Back at the turn of 2021, when I was busy blowing up a decoder install as discussed in the post linked above, I was also busy installing an ESU Powerpack keep alive capacitor in a Rapido Trains SW1200RS. I am reasonably confident in my trackwork, but have found that locomotives, especially short wheelbase ones are struggling at times to keep connectivity and they stall. The sound and lights in modern locomotives need good contact and power, something, despite my many efforts to look for areas causing loss of contact, cleaning track and wheels, applying graphite to improve connectivity, nothing was working. My Atlas Alco S2 7020, the first loco for the layout has a keep alive, and the couple of seconds it gives is enough to keep things running and keep me from losing my mind when operating. When I have run my other locomotives, their stalling has been making me want to tear the layout down and see how far an HO scale locomotive can fly when you hurl it. Neither of these are things that I actually want to have happen or do!!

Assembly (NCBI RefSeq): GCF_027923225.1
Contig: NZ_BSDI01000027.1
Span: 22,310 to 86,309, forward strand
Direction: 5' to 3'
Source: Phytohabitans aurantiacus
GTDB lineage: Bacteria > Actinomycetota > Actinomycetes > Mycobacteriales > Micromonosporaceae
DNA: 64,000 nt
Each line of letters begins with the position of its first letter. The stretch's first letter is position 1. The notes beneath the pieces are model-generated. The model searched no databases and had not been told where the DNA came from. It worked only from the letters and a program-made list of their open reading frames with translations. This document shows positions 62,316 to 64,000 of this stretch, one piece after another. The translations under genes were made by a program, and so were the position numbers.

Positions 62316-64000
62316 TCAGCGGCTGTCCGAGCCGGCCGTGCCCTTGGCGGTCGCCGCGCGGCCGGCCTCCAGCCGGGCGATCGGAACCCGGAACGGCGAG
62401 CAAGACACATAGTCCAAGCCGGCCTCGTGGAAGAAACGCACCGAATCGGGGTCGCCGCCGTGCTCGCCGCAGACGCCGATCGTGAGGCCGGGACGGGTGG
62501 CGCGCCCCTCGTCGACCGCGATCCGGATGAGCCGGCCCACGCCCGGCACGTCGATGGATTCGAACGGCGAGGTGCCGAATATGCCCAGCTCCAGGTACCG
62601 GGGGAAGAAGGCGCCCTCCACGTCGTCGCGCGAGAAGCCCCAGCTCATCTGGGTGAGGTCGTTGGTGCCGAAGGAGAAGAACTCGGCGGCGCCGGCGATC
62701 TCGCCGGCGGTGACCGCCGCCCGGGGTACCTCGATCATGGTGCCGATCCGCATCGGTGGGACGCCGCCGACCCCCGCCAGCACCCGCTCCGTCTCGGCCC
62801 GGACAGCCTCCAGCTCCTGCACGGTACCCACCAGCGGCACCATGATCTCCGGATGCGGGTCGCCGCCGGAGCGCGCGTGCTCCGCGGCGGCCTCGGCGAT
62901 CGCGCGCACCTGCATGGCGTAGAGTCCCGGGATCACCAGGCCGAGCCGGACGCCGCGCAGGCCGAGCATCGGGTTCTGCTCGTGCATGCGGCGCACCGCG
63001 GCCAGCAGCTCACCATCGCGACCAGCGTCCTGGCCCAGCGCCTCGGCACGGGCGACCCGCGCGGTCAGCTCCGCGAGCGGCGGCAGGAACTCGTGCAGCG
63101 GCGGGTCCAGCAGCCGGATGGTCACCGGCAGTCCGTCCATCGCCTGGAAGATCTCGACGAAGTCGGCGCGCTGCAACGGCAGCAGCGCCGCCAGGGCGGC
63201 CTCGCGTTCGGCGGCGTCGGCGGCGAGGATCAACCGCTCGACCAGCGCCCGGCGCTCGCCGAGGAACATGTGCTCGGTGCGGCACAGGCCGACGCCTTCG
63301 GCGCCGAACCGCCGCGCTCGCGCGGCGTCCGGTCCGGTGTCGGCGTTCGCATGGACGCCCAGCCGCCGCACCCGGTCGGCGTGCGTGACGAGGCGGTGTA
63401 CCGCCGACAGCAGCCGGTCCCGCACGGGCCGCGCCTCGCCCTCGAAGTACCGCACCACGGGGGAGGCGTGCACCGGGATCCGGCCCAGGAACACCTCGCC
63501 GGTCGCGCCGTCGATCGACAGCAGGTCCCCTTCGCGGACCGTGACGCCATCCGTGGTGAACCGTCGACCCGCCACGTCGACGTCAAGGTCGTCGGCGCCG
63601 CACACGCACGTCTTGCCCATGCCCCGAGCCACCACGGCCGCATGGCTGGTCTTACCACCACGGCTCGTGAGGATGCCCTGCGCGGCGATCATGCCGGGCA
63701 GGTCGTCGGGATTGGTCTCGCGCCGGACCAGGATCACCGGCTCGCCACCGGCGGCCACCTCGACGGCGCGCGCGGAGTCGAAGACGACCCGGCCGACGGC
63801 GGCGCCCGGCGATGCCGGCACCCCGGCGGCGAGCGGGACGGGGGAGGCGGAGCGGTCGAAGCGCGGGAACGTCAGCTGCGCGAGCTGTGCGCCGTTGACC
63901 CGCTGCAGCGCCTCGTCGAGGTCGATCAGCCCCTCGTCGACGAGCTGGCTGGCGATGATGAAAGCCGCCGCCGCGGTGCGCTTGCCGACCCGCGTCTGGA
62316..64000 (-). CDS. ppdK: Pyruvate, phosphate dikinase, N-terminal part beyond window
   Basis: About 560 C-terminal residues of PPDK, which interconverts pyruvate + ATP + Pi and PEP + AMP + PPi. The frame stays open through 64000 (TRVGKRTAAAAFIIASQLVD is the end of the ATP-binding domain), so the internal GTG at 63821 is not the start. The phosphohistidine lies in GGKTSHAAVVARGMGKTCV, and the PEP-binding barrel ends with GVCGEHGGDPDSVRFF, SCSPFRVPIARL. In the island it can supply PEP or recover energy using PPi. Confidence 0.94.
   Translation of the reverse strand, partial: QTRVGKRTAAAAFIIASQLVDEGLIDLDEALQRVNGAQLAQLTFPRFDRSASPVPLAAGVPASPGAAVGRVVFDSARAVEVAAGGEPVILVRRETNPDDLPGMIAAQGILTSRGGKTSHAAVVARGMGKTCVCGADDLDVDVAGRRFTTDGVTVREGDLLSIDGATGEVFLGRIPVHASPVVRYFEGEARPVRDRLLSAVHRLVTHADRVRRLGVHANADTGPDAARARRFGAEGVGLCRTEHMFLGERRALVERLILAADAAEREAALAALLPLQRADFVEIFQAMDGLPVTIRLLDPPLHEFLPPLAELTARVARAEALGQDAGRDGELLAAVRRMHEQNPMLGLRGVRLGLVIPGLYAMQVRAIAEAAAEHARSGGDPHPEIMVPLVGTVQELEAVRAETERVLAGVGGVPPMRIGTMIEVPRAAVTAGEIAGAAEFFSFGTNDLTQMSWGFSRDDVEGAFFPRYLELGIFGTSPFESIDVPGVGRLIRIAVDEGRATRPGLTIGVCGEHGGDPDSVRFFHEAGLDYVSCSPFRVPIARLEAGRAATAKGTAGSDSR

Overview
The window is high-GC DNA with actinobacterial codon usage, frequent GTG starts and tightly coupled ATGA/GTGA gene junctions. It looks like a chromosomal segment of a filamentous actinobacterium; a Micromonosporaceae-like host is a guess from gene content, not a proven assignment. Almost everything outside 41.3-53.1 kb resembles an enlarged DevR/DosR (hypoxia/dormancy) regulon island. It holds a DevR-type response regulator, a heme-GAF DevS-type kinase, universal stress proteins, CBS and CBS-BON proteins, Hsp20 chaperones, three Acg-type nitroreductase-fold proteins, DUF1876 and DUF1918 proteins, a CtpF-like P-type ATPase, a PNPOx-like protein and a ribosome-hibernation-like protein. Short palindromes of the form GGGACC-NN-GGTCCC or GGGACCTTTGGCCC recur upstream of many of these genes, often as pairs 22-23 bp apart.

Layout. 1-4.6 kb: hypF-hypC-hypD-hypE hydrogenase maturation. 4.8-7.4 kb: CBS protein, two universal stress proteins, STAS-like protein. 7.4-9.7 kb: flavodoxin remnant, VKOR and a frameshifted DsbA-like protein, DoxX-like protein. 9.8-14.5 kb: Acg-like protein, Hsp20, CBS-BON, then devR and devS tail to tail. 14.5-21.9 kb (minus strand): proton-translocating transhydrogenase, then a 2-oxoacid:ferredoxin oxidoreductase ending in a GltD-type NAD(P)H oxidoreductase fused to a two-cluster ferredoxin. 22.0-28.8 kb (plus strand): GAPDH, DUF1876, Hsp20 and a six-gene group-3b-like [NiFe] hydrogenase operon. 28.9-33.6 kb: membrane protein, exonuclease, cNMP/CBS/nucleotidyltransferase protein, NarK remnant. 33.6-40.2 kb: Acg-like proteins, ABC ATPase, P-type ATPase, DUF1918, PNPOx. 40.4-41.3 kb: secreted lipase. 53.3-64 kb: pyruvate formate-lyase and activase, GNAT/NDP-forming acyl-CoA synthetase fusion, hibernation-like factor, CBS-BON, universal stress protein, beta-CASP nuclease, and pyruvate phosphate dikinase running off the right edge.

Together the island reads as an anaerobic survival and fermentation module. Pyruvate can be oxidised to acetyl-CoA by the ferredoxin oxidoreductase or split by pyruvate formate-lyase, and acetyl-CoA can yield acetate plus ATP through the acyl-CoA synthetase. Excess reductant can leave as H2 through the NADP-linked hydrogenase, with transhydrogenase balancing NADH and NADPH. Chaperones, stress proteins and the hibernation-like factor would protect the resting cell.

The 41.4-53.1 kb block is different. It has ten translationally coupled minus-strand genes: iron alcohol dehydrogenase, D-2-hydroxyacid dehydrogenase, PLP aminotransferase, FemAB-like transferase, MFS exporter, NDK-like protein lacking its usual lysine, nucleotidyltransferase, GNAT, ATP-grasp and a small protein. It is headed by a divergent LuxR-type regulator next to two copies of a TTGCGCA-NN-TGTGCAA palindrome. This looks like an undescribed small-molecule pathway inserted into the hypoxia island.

So, for some time now I have been annoyed that it seems I did not manage to solder 3 wires to the decoder board in the SW1200RS, as it did not work. Yesterday, I made a trip to visit my friend Pierre Oliver, who I hired to do the remedial DCC install on the second Atlas S2 after I blew up the first one. When we were chatting, he pointed out when I mentioned my keep alive problems, that buried in the ESU instructions are CV values you have to change to activate the Powerpack. Well, damn, I missed those and hadn’t done that. So when I got home, I immediately tried, and it didn’t work, the decoder wouldn’t accept what I was trying to do. I looked at the manuals on the Rapido and ESU websites, and nothing was obvious that I was doing wrong. Some searching online it seemed that the Auxiliary Functions on older decoders were different, but what ones to change to activate it was the question.
This is where I have to say thanks, I think its important to acknowledge companies with good customer service, and my dealings with ESU have been fantastic. I sent an email to them this morning, and within a couple of hours, I had the information I needed back from them: